Historic Environment Scotland repurposes 3D printers to produce PPE
Historic Environment Scotland (HES) is using 3D printers to produce personal protective equipment (PPE) for NHS Scotland staff working to tackle COVID-19.
The public body has repurposed technology at its national conservation centre, the Engine Shed in Stirling, to manufacture visors, with 50 visors produced this week and delivered to Glasgow’s Queen Elizabeth University Hospital (QEUH) maxillofacial department staff.
HES said it was working with Scottish Enterprise and the Glasgow Chamber of Commerce using “state of the art 3D printing technology” to produce the PPE. From now, more than 50 visors per week will be created for the NHS and other organisations with frontline workers.
3D printers were typically used by HES to create models for sites and collections for “conservation, learning and interpretation purposes”, head of digital innovation Al Rawlinson said.
“It’s been hugely rewarding to repurpose the technology to meet the stringent specifications required to produce these specially adapted protective visors to assist the NHS at this challenging time,” he said.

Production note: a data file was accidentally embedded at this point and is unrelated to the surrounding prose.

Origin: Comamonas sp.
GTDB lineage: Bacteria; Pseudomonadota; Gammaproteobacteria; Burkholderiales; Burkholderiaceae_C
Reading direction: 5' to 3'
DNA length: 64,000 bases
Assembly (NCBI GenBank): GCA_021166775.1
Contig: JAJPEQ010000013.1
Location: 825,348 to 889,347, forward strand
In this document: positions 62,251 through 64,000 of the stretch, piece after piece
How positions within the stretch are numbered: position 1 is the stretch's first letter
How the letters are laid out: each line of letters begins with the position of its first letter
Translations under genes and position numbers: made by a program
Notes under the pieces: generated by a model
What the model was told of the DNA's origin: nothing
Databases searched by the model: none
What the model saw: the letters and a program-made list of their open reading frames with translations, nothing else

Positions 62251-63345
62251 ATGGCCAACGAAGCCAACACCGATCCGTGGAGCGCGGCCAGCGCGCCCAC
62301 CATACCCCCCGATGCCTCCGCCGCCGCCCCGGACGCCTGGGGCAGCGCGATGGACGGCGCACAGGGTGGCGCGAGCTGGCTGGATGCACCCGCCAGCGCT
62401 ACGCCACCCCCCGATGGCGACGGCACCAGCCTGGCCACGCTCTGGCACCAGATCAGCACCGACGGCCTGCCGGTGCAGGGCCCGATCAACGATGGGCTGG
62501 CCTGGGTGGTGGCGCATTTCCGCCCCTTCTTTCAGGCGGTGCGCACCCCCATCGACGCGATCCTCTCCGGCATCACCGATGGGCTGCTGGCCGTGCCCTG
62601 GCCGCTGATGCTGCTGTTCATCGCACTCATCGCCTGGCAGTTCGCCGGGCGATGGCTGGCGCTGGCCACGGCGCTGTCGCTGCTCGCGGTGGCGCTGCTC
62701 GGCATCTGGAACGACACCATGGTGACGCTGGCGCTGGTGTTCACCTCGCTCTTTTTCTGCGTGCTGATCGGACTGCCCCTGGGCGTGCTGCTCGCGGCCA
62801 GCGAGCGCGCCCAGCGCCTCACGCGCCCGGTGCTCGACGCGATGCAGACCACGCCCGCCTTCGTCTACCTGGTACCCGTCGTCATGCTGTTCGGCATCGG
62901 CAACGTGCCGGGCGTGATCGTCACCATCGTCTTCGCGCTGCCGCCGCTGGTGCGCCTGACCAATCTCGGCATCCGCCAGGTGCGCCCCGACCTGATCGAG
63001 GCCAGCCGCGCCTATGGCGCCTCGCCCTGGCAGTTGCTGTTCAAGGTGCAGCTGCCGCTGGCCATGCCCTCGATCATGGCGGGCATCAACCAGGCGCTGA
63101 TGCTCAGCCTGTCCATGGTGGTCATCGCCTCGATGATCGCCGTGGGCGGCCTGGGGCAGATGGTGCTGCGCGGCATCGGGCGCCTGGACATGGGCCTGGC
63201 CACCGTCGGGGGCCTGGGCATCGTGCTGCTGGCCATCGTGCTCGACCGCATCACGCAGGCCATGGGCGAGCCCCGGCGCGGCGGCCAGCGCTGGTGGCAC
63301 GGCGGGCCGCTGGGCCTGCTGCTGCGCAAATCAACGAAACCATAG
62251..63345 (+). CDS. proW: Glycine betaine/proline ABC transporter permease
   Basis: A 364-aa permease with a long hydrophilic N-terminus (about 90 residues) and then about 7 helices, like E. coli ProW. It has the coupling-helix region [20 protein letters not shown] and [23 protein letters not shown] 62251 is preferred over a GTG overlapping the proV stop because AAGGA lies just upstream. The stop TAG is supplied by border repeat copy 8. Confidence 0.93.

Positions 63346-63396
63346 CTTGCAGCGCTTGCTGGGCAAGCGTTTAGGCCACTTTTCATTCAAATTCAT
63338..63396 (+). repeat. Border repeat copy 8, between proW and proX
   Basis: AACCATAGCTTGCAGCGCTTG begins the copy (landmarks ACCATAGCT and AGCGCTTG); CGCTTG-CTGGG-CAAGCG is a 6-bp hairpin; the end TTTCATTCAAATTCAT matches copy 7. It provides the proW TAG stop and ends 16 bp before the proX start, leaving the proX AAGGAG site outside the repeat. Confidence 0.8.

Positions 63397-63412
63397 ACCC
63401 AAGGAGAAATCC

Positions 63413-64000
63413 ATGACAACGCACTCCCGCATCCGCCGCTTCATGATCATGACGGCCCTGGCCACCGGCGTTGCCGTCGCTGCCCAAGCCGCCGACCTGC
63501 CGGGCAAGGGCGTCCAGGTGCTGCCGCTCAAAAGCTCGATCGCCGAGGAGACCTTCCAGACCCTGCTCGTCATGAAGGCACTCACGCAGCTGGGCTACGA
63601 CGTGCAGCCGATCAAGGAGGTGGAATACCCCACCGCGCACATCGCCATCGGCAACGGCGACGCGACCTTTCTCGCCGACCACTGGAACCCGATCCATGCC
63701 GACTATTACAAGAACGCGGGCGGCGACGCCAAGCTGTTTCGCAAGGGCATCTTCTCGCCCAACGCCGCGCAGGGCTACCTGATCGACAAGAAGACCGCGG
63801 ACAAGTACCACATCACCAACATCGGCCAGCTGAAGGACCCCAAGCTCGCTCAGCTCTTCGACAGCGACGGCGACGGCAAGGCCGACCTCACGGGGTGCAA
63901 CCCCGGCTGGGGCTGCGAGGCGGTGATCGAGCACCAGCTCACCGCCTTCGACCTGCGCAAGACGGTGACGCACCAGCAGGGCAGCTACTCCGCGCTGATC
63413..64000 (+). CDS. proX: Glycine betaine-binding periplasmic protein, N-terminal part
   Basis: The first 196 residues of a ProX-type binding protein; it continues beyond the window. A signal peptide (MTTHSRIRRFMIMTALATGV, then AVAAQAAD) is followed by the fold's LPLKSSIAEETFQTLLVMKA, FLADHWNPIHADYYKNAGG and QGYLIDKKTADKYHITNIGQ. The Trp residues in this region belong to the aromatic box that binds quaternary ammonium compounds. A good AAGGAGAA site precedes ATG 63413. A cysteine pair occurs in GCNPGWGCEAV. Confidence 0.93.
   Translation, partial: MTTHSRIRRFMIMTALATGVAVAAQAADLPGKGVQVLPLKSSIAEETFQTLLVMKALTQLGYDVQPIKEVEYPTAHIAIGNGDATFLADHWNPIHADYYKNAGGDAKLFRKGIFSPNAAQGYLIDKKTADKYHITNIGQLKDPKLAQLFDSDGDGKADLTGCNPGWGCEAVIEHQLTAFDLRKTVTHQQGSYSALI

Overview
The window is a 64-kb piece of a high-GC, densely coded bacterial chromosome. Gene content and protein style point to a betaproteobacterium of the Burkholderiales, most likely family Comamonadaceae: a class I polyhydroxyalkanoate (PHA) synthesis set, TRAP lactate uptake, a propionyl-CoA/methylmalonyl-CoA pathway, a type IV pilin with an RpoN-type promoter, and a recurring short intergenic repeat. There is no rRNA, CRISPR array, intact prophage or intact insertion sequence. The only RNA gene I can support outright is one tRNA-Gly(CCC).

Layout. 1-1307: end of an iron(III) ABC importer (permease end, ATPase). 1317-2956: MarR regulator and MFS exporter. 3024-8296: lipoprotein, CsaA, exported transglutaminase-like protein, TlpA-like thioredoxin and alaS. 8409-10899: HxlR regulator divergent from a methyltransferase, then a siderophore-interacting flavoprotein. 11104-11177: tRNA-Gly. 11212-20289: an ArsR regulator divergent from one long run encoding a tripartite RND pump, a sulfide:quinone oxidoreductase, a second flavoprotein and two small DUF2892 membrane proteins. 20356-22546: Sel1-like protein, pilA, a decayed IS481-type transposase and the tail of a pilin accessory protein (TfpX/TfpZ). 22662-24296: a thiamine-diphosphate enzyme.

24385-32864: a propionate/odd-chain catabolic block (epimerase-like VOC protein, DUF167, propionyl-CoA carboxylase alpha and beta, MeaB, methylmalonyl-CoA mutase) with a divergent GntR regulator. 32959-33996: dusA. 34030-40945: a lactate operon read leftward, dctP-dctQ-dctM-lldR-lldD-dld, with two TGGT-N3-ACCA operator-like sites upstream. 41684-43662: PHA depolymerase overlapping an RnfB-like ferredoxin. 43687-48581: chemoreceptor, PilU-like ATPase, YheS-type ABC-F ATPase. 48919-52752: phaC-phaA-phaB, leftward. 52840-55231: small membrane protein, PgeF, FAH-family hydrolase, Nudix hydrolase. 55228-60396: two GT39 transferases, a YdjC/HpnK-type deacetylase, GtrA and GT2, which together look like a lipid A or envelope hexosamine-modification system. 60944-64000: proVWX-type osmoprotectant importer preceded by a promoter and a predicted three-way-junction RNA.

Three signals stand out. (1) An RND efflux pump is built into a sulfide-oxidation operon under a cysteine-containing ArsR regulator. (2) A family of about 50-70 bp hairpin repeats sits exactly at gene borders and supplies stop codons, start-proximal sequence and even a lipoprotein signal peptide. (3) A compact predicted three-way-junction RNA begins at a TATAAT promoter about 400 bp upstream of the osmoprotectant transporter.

“HES is doing a lot across our various teams and with our partners to support the wider, countrywide fight against coronavirus.
“It’s an absolute privilege to help NHS staff in this way, and we would like to extend our thanks to the QEUH team for all their fantastic work.”
In addition, HES is supporting cleaning contractor Mitie, whose Edinburgh Castle staff are taking part in voluntary ward cleaning at Edinburgh’s Sick Kids Hospital, and catering company Benugo, whose baker at Edinburgh Castle, Red Walker, is making protective face masks for the public.
The public body is also working with the Emergency Conservators Network, recently set up to facilitate conservation involvement in addressing PPE shortages throughout the UK.